Levels of additives to keep meat red and from going off safe, says food safety authority
Existing safe levels for nitrites and nitrates intentionally added to meat and other foods are sufficiently protective for consumers, European Food Safety Authority (EFSA) has concluded after re-evaluating their safety.
It says consumer exposure to nitrites and nitrates as food additives is within safe levels for all population groups, except for a slight exceedance in children whose diet is high in foods containing these additives.
However, if all dietary sources of nitrites and nitrates are considered, the safe levels (ADIs) may be exceeded for all age groups.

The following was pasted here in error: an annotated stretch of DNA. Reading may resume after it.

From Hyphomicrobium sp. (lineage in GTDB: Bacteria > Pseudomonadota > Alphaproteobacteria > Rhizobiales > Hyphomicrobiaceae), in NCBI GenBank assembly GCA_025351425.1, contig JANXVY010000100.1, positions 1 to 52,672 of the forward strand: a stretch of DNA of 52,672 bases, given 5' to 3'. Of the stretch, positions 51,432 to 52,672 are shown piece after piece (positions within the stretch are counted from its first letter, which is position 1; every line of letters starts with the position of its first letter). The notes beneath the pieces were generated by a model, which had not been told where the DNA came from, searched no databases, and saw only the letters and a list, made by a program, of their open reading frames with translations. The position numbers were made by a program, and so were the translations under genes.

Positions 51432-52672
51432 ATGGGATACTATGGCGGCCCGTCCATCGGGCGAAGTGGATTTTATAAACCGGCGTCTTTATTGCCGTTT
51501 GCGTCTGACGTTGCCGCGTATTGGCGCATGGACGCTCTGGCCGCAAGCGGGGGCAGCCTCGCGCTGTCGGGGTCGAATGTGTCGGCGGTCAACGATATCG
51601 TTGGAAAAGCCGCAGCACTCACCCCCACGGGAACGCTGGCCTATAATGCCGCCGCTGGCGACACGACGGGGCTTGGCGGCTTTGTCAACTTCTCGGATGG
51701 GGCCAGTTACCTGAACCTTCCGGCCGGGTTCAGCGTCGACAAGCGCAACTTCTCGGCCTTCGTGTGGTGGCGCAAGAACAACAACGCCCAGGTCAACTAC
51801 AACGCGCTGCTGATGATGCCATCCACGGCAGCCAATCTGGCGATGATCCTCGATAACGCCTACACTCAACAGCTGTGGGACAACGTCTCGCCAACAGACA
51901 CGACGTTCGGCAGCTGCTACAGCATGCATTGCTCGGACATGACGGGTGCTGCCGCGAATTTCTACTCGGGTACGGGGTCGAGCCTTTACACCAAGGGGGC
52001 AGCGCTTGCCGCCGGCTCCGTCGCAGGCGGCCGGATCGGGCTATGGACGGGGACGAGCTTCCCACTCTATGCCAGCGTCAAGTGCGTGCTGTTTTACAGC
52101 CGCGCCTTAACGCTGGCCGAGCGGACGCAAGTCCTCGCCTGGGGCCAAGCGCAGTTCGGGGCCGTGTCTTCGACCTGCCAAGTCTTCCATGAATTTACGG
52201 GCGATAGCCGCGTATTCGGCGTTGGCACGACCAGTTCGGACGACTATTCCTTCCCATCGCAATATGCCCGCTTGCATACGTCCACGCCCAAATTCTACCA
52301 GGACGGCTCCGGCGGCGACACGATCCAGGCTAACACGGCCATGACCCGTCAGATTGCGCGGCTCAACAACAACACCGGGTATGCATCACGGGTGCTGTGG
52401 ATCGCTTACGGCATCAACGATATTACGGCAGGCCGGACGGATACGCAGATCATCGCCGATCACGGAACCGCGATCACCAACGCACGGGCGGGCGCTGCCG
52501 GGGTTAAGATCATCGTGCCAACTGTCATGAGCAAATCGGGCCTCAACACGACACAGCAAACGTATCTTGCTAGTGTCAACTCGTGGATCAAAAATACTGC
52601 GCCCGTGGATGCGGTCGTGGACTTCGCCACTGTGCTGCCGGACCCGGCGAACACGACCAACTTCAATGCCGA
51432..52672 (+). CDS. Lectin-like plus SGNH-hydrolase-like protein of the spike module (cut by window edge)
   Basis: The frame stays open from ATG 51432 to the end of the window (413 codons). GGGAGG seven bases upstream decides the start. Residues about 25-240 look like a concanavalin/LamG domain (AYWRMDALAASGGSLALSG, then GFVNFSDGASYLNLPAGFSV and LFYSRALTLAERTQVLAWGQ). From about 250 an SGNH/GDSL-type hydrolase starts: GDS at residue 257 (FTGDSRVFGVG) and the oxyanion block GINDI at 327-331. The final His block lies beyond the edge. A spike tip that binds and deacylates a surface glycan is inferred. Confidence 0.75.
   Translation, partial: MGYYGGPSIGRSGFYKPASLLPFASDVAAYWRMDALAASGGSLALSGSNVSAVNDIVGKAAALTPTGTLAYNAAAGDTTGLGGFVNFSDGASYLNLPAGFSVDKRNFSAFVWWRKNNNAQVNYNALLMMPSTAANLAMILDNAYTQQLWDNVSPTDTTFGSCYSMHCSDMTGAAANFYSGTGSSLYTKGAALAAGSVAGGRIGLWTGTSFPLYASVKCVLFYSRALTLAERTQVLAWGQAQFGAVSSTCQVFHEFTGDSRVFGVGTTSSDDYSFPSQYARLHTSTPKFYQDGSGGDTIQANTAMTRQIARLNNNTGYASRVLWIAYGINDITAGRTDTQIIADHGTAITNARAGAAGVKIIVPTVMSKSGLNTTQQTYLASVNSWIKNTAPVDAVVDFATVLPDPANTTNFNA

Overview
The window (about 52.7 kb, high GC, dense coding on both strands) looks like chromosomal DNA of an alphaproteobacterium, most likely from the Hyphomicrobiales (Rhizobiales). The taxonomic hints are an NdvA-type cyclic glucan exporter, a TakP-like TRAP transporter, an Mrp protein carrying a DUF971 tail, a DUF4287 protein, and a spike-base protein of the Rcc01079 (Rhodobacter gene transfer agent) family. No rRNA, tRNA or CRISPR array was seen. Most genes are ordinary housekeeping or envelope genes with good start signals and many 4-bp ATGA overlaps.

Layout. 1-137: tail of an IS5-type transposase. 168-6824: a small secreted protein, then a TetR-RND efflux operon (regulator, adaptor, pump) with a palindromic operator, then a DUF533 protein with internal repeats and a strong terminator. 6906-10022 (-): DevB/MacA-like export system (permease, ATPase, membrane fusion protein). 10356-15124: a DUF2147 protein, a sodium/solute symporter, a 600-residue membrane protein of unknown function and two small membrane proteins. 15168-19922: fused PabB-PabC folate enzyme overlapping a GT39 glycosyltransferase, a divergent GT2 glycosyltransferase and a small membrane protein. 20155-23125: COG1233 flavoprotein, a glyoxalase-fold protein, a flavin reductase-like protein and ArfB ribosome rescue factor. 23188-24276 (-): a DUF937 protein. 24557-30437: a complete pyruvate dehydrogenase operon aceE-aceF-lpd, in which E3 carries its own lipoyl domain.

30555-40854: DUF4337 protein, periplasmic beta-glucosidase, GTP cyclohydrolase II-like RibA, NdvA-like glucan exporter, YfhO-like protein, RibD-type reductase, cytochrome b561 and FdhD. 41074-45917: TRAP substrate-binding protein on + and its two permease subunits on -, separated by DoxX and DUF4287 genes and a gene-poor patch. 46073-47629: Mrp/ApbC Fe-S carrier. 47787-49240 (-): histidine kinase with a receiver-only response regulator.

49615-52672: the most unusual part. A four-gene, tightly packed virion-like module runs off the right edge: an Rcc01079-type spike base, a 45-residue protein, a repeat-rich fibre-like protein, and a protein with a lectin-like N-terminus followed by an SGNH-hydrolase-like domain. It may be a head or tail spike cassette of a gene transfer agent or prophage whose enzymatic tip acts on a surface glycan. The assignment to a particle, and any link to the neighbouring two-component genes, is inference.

Sodium and potassium salts of nitrite and nitrate (E 249-252) are authorised as food additives in the EU.
They are used in meat, fish and cheese products to hinder microbial growth, in particular to protect against botulism, as well as to keep meat red and enhance its flavour.
Nitrate is also found naturally in high concentrations in certain vegetables, and it can enter the food chain as an environmental contaminant – mainly in water.
The current acceptable daily intake (ADI) for nitrates is 3.7 milligrams per kilogram of body weight per day (mg/kg bw/day).
The safe level for nitrites was re-established at 0.07 mg/kg bw/day, close to the slightly more conservative existing ADI of 0.06 mg/kg bw/day.